Updated: July 19, 2021 9:19:22 pm
Responding to allegations that it could be using Pegasus, spyware developed by the Isralei company NSO to snoop on journalists, politicians and activists, Union government on Monday called the story “sensational”, and seeming to be an attempt “to malign Indian democracy and its well established institutions”. Minister for Electronics and Information Technology Ashwini Vaishnaw also said that the reports appearing a day before the Monsoon session of parliament cannot be a coincidence.
Amid a loud day in the Lok Sabha, with opposition leaders shouting slogans, Vaishnaw said, “I rise to make a statement on reported use of spyware Pegasus to compromise phone data of some persons. A highly sensational story was published by a web portal yesterday night. Many over the top allegations have been made around this story. The press reports have appeared a day before the Monsoon session of parliament. This cannot be a coincidence.” The reports are part of a global collaborative investigative project, anchored in India by the Wire, a digital news platform.
Vaishnaw said that in the past too, similar claims were made regarding the use of Pegasus. “Those reports had no factual basis and were categorically denied by all parties including in the Supreme Court. Press reports of 18 July 2021 also seem to be an attempt to malign the Indian democracy and its well established institutions,” he said.
“The basis of this report is that there is a consortium which has got access to a leaked data base of fifty thousand phone numbers. The allegation is that individuals linked to these phone numbers were being spied upon. However the report says that the presence of phone numbers in the data does not reveal whether a device was infected by Pegasus or subject to an attempted hack. Without subjecting the phone to this technical analysis, it is not possible to conclusively state whether it is an attempted hack or was successfully compromised. The report itself clarifies that the presence of a number in the list does not amount to snooping,” he said.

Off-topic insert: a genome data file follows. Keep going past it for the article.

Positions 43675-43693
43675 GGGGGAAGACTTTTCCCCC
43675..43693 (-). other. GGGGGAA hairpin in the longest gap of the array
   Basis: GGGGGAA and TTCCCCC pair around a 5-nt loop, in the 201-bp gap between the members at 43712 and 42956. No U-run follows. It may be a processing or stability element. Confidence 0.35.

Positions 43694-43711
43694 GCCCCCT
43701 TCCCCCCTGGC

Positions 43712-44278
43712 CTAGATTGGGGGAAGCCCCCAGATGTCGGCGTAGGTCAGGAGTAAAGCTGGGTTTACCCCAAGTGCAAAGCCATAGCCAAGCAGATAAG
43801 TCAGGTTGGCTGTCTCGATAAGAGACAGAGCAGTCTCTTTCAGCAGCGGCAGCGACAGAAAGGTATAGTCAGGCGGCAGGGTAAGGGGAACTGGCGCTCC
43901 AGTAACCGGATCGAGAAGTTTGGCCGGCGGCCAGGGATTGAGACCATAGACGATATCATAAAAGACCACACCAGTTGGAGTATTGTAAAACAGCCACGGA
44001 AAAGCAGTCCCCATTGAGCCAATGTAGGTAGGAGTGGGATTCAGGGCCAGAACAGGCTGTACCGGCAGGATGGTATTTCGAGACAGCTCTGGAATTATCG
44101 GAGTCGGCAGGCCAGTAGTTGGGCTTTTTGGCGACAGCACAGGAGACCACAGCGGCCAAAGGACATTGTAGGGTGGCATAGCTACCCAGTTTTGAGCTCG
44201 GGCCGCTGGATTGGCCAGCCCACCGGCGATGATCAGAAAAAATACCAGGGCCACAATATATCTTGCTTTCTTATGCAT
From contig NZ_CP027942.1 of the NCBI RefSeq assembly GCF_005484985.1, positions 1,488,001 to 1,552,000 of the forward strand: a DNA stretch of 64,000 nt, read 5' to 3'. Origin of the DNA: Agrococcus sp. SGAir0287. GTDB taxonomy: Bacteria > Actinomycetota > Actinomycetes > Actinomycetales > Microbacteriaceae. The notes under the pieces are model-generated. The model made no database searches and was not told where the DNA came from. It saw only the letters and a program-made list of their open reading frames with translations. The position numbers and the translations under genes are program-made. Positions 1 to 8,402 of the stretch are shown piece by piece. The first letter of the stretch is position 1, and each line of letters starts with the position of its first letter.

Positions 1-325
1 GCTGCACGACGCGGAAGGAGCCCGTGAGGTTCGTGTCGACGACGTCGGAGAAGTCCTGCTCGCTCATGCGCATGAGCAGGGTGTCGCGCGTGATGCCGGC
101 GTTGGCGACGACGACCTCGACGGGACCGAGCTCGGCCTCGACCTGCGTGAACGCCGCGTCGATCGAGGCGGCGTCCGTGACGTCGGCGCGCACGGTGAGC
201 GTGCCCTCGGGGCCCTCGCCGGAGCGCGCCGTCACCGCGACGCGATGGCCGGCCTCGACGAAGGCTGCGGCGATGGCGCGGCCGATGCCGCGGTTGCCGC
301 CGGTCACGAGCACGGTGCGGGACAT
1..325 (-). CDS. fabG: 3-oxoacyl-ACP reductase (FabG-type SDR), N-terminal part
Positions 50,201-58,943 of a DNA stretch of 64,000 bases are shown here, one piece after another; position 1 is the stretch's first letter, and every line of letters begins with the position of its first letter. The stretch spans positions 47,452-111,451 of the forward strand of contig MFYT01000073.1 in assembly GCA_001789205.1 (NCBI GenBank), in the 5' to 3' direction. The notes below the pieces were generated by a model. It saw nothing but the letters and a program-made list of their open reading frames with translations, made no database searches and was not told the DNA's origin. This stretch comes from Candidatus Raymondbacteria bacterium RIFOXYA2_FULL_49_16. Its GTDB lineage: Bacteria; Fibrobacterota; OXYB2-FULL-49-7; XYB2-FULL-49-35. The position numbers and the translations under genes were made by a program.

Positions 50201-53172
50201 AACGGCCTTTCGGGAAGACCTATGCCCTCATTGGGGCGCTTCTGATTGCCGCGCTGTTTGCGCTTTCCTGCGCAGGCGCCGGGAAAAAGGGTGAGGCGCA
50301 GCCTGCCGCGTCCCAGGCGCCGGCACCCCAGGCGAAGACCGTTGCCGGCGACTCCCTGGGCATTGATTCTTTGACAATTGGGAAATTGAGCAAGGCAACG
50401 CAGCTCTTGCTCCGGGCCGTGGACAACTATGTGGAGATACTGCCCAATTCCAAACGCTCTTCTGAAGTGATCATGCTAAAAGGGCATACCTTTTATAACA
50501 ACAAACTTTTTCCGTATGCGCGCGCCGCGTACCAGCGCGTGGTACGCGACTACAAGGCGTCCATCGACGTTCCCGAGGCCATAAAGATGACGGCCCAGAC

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In his address to the house on the issue, Vaishnaw also quoted from the NSO’s defence on the issue, denying the allegations. “I highlight, sir, that NSO has also said that the list of countries shown using Pegasus is incorrect. Many countries mentioned are not even our clients. It also said that most of its clients are western countries. It is evident that NSO has also clearly rubbished the claims in the report,” he said.
Vaishnaw said that India had established protocols when it comes to surveillance which were robust and had “stood the test of time.” “India’s established protocols when it comes to surveillance. I am sure my friends in opposition who have been in government for years are very well aware of these protocols. Since they have governed the country they would also be aware that any form of illegal surveillance is not possible with the checks and balances with our laws and robust institutions. In India there is a well established procedure through which lawful interception of electronic communication is carried out for the purpose of national security particularly on the occurrence of any public emergency or in the interest of public safety by agencies at the centre and the state. The requests for these lawful interceptions for electronic communications are made as per the relevant rules as per section 5(2) of the Indian Telegraph Act, 1885 and section 69 of the IT Act, 2000. Each case of interception is approved by the competent authority. These powers are also available to the competent authorities to the state governments,” he said.
Vaishnaw added, “There is a very well established oversight mechanism in the form of a review committee headed by the Union Cabinet secretary. In case of a state government, this committee is headed by the Chief Secretary concerned. The law also provides an adjudication process for those people who are adversely affected by any such incident. The procedure therefore ensures that any interception, or monitoring is done as per due process of law.”
Vaishnaw said that in conclusion, it “emerges” that there was no “substance behind this sensationalism.” “In conclusion, I humbly submit that the publisher of the report states that it cannot say that if the numbers in the published list were under surveillance. Second, the company whos technology was allegedly used has denied these claims outrightly. And the time tested procedures of our country are well established to ensure that unauthorized surveillance cannot occur.When we look at this issue through the prism of logic, it clearly emerges that there is no substance whatsoever behind this sensationalism,” Vaishnaw said.
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